the server, if the client did not send a dhcp-max-message-size option,
the size specified on the server is used.   This works for BOOTP as
well as DHCP responses.
.RE
.PP
.B option \fBdhcp-message\fR \fItext\fR\fB;\fR
.RS 0.25i
.PP
This option is used by a DHCP server to provide an error message to a
DHCP client in a DHCPNAK message in the event of a failure. A client
may use this option in a DHCPDECLINE message to indicate why the
client declined the offered parameters.
.PP
This option is not user configurable.
.RE
.PP
.B option \fBdhcp-message-type\fR \fIuint8\fR\fB;\fR
.RS 0.25i
.PP
This option, sent by both client and server, specifies the type of DHCP
message contained in the DHCP packet. Possible values (taken directly from
RFC2132) are:
.PP
.nf
             1     DHCPDISCOVER
             2     DHCPOFFER
             3     DHCPREQUEST
             4     DHCPDECLINE
             5     DHCPACK
             6     DHCPNAK
             7     DHCPRELEASE
             8     DHCPINFORM               
.fi
.PP
This option is not user configurable.
.PP
.RE
.B option \fBdhcp-option-overload\fR \fIuint8\fR\fB;\fR
.RS 0.25i
.PP
This option is used to indicate that the DHCP 'sname' or 'file'
fields are being overloaded by using them to carry DHCP options. A
DHCP server inserts this option if the returned parameters will
exceed the usual space allotted for options.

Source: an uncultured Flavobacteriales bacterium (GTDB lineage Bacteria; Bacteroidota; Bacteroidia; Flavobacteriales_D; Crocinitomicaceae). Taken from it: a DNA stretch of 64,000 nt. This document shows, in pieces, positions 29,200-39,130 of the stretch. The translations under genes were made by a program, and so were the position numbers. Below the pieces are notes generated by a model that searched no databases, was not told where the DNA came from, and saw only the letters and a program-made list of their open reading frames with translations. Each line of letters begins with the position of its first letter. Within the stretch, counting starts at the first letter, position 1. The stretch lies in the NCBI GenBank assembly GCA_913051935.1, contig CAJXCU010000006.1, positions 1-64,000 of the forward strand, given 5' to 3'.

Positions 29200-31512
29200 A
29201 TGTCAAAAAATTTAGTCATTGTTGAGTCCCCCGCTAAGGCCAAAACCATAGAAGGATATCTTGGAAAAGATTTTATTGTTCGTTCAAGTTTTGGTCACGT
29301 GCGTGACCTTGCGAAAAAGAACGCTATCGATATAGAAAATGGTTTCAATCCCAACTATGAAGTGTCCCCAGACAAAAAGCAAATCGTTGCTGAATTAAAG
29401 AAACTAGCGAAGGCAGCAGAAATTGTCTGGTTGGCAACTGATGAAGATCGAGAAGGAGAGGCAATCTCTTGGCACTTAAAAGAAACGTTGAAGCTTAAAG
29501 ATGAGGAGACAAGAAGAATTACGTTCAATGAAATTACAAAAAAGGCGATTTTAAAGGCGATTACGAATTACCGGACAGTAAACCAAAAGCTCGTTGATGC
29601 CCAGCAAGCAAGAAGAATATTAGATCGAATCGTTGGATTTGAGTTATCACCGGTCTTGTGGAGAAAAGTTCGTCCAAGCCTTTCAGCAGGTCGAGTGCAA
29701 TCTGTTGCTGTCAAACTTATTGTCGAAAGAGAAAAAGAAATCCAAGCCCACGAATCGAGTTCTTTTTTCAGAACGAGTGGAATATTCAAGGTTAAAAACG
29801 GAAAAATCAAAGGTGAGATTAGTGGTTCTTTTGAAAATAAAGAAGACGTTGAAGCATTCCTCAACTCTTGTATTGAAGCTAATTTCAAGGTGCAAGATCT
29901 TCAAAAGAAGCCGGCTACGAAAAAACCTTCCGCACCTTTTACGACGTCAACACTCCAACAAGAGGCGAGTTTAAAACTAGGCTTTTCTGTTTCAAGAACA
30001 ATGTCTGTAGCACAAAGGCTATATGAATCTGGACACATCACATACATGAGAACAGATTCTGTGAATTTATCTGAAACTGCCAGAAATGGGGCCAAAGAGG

.PP
If this option is present, the client interprets the specified
additional fields after it concludes interpretation of the standard
option fields.
.PP
Legal values for this option are:
.PP
.nf
             1     the 'file' field is used to hold options
             2     the 'sname' field is used to hold options
             3     both fields are used to hold options                        
.fi
.PP
This option is not user configurable.
.PP
.RE
.PP
.B option \fBdhcp-parameter-request-list\fR \fIuint16\fR\fB;\fR
.RS 0.25i
.PP
This option, when sent by the client, specifies which options the
client wishes the server to return.   Normally, in the ISC DHCP
client, this is done using the \fIrequest\fR statement.   If this
option is not specified by the client, the DHCP server will normally
return every option that is valid in scope and that fits into the
reply.   When this option is specified on the server, the server
returns the specified options.   This can be used to force a client to
take options that it hasn't requested, and it can also be used to
tailor the response of the DHCP server for clients that may need a
more limited set of options than those the server would normally
return.
.RE
.PP
.B option \fBdhcp-rebinding-time\fR \fIuint32\fR\fB;\fR
.RS 0.25i
.PP
This option specifies the number of seconds from the time a client gets